Researchers tap Mayo, Christiana Care EHR data to fight sepsis
Electronic health record data could hold the key to predicting the onset of sepsis, an immune system response to infection that kills more than 258,000 Americans annually.
Delayed diagnosis and treatment of sepsis have made it one of the most deadly and costly medical conditions confronting U.S. hospitals, with more than 1 million cases each year. However, researchers at North Carolina State University are working to overcome these challenges by integrating EHR data and clinical expertise in major hospital systems to provide an evidence-based framework to diagnose and accurately risk-stratify patients.
Funded by the National Science Foundation, the research project is a collaborative effort with the Mayo Clinic in Rochester, Minn., and Christiana Care Health System in Newark, Del. Researchers are leveraging engineering and computer science methodologies to analyze patient-level EHR data from the two large-scale healthcare facilities to inform clinical decision making for sepsis.
“We decided to focus on that patient population to understand how sepsis manifests in patients, the evolution of sepsis over time within a patient, and how to appropriately respond in a timely manner so that adverse outcomes can be prevented,” says Julie Ivy, associate professor at NCSU’s Edward P. Fitts Department of Industrial and Systems Engineering and a faculty fellow in health systems engineering.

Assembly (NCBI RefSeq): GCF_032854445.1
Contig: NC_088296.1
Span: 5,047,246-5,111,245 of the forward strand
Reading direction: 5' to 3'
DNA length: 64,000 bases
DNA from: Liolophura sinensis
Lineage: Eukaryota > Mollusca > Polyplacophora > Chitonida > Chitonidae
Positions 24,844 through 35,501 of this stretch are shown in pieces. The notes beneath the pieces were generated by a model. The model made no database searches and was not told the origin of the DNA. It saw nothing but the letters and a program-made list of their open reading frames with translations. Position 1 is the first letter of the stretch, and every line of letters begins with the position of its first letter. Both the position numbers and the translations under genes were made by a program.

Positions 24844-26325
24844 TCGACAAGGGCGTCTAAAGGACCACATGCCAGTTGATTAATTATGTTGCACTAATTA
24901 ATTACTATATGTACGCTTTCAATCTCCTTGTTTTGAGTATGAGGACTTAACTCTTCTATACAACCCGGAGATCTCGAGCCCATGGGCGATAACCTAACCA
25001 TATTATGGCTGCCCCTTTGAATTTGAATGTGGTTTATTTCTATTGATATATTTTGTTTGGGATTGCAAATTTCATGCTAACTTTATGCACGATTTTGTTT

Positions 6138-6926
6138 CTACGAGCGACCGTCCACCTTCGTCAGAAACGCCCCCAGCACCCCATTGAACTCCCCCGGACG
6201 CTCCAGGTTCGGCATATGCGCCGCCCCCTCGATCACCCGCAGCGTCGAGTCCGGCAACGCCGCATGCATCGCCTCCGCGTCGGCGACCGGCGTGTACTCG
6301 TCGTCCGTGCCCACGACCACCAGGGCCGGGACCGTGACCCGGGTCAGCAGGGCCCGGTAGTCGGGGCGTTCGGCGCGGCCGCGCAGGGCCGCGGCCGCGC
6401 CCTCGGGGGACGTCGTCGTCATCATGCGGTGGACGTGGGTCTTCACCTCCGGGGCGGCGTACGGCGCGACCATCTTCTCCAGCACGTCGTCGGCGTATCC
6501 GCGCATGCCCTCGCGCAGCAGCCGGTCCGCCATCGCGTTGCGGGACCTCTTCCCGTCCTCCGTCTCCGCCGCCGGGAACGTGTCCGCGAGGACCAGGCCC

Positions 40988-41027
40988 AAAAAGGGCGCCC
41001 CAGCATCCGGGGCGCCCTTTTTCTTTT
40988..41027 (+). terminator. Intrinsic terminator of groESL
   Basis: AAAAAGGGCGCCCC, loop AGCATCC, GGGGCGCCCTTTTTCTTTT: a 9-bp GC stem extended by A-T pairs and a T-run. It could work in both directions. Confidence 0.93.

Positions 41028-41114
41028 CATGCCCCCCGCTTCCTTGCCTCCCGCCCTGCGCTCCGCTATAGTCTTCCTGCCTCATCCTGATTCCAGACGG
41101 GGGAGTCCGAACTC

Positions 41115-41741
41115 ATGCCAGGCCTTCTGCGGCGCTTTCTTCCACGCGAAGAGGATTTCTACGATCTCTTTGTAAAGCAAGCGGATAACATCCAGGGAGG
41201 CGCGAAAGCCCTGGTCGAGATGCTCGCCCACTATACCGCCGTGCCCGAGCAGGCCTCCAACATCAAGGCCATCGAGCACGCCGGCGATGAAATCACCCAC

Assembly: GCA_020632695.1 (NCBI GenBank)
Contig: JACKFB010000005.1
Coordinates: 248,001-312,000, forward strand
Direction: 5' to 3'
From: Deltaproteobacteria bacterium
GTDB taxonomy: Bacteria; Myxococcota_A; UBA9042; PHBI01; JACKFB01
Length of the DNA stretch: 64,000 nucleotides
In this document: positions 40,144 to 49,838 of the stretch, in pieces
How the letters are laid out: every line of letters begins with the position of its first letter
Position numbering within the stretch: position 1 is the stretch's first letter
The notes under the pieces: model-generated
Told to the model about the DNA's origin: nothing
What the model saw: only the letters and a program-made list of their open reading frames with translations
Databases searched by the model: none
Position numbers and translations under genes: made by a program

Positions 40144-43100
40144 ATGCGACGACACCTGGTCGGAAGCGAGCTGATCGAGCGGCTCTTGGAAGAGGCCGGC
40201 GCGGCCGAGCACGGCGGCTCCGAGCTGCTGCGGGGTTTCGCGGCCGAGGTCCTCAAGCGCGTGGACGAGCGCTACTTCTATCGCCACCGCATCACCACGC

Time is of the essence in diagnosing sepsis. According to Ivy, every one hour delay in treatment of severe sepsis/shock with antibiotics decreases a patient’s survival probability by 10 percent. “It’s a very rapid progression,” she adds.
Among the objectives of the research project are to develop:
- Data-driven models to classify patients according to their clinical progression to diagnose sepsis and predict risk of deterioration.
- Personalized intervention policies for patients within the sepsis spectrum.
- Decision support systems for personalized interventions focusing on resource implications and usability within real hospital settings.
“It’s something that could potentially be applied to other health systems,” says Ivy. “We want to understand what are the features that you can observe about patients through their vital signs and labs, as well as things that happen during clinical care that can be used to help more quickly identify a patient at risk for sepsis or who has sepsis before it progresses to organ failure.”
She sees EHRs as clinical decision making tools and as such believes they are fundamental to the effort. Researchers will use data gathered from EHR systems at Mayo Clinic and Christiana Care, including body temperature, heart rate, respiratory rate, white blood cell count, medication lists, blood culture reports, diagnostic imaging, as well as clinician notes, to identify when/how to intervene in real time.
“We want to use the data from what they observe during clinical care,” concludes Ivy. “Our overarching goal is to combine this rich data with clinical expertise—as part of this interdisciplinary collaboration between industrial and systems engineering and computer science—to improve sepsis diagnosis and treatment.”
Currently, the project is completing the first year of research with two more years of funding to follow.